Nicene and Ante-Nicene Fathers, Ser. II, Vol. XI:Early Church Fathers Index Previous Next
The Works of John Cassian.: Chapter I. Discourse of Abbot Theonas on the Apostle's words: “For I do not the good which I would.“
Discourse of Abbot Theonas on the Apostles words: “For I do not the good which I would.”
At the return of light therefore, as the old man was forced by our intense urgency to investigate the depths of the Apostles subject, he spoke as follows: As for the passages by which you try to prove that the Apostle Paul spoke not in his own person but in that of sinners: “For I do not the good that I would, but the evil which I hate, that I do;” or this: “But if I do that which I would not, it is no longer I that do it but sin that dwelleth in me;” or what follows: “For I delight in the law of God after the inner man, but I see another law in my members opposing the law of my mind, and bringing me into captivity to the law of sin which is in my members;” 2229 these passages on the contrary plainly show that they cannot possibly fit the person of sinners, but that what is said can only apply to those that are perfect, and that it only suits the chastity of those who follow the good example of the Apostles. Else how could these words apply to the person of sinners: “For I do not the good which I would, but the evil which I hate that I do”? or even this: “But if I do what I would not it is no longer I that do it but sin that dwelleth in me”? For what sinner defiles himself unwillingly by adulteries and fornication? Who against his will prepares plots against his neighbour? Who is driven by unavoidable necessity to oppress a man by false witness or cheat him by theft, or covet the goods of another or shed his blood? Nay rather, as Scripture says, “Mankind is diligently inclined to wickedness from his youth.” 2230 For to such an extent are all inflamed by the love of sin and desire to carry out what they like, that they actually look out with watchful care for an opportunity of committing wickedness and are afraid of being too slow to enjoy their lusts, and glory in their shame and the mass of their crimes, as the Apostle says in censure, 2231 and seek credit for themselves out of their own confusion, of whom also the prophet Jeremiah maintains that they commit their flagitious crimes not only not unwillingly nor with ease of heart and body, but with laborious efforts to such an extent that they come to toil to carry them out, so that they are prevented even by the hindrance of arduous difficulty from their deadly quest of sin; as he says: “They have laboured to do wickedly.” 2232 Who also will say that this applies to sinners: “And so with the mind I myself serve the law of God, but with the flesh the law of sin,” as it is plain that they serve God neither with the mind nor the flesh? Or how can those who sin with the body serve God with the mind, when the flesh p. 520 receives the incitement to sin from the heart, and the Creator of either nature Himself declares that the fount and spring of sin flows from the latter, saying: “From the heart proceed evil thoughts, adulteries, fornications, thefts, false witness, etc.” 2233 Wherefore it is clearly shown that this cannot in any way be taken of the person of sinners, who not only do not hate, but actually love what is evil and are so far from serving God with either the mind or the flesh that they sin with the mind before they do with the flesh, and before they carry out the pleasures of the body are overcome by sin in their mind and thoughts.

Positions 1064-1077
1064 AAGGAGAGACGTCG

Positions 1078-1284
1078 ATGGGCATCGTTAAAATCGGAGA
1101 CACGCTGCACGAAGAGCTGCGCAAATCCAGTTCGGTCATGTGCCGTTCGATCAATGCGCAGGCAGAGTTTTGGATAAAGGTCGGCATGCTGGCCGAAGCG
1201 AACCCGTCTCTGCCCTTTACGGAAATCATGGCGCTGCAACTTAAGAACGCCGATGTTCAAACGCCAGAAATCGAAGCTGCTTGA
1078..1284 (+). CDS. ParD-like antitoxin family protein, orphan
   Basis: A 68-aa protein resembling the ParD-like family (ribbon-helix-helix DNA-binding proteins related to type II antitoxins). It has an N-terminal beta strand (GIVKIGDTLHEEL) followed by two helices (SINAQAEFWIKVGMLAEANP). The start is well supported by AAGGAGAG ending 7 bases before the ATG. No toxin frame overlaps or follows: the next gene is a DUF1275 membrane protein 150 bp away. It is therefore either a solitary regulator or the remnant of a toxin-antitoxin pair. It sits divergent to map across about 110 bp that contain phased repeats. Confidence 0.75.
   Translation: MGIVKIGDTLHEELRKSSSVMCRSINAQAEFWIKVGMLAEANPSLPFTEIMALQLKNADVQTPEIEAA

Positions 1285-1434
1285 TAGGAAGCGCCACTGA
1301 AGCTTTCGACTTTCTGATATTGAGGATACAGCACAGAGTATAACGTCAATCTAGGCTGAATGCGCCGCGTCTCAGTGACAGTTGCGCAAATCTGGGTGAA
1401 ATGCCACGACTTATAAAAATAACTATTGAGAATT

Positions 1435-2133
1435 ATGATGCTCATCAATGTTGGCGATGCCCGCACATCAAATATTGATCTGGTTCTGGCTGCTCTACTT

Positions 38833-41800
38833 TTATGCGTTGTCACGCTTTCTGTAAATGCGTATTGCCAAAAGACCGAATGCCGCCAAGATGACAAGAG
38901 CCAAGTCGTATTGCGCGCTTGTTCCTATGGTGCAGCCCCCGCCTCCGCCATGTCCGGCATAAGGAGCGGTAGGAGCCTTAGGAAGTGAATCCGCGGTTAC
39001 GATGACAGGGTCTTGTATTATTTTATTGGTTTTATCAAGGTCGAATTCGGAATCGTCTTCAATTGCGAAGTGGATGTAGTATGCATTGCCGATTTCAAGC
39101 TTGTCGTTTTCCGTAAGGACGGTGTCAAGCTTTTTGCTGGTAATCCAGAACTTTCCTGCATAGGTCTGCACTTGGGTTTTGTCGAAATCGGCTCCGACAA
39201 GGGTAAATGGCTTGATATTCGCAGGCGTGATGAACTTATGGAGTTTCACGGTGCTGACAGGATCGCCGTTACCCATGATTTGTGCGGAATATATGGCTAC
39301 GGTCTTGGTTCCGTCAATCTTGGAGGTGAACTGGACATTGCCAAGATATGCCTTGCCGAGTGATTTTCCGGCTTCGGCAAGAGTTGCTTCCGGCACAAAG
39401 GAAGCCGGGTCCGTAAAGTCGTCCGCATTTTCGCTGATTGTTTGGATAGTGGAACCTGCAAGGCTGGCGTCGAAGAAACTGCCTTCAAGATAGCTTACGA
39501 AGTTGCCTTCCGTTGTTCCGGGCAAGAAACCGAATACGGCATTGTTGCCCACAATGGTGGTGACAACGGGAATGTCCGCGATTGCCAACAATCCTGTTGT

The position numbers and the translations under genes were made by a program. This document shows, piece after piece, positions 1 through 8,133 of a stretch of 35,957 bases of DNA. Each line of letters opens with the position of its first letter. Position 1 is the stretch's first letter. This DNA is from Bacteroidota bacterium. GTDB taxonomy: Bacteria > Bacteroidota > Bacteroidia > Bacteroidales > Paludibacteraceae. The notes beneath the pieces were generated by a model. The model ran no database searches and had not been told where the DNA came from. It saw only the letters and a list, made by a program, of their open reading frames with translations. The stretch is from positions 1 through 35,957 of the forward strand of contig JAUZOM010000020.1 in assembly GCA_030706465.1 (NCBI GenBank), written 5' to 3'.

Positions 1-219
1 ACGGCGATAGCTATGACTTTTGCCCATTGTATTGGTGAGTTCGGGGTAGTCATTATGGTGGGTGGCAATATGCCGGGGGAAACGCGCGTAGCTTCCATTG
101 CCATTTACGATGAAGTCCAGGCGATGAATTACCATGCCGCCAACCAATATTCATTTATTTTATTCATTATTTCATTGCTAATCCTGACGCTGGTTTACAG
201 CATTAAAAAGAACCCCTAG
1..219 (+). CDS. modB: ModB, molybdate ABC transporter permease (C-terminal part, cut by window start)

Rom. vii. 18, sq.519:2230
Gen. viii. 21.519:2231
Cf. Phil. iii. 19.519:2232
Jer. ix. 5.520:2233
S. Matt. xv. 19.
Next: Chapter II. How the Apostle completed many good actions.
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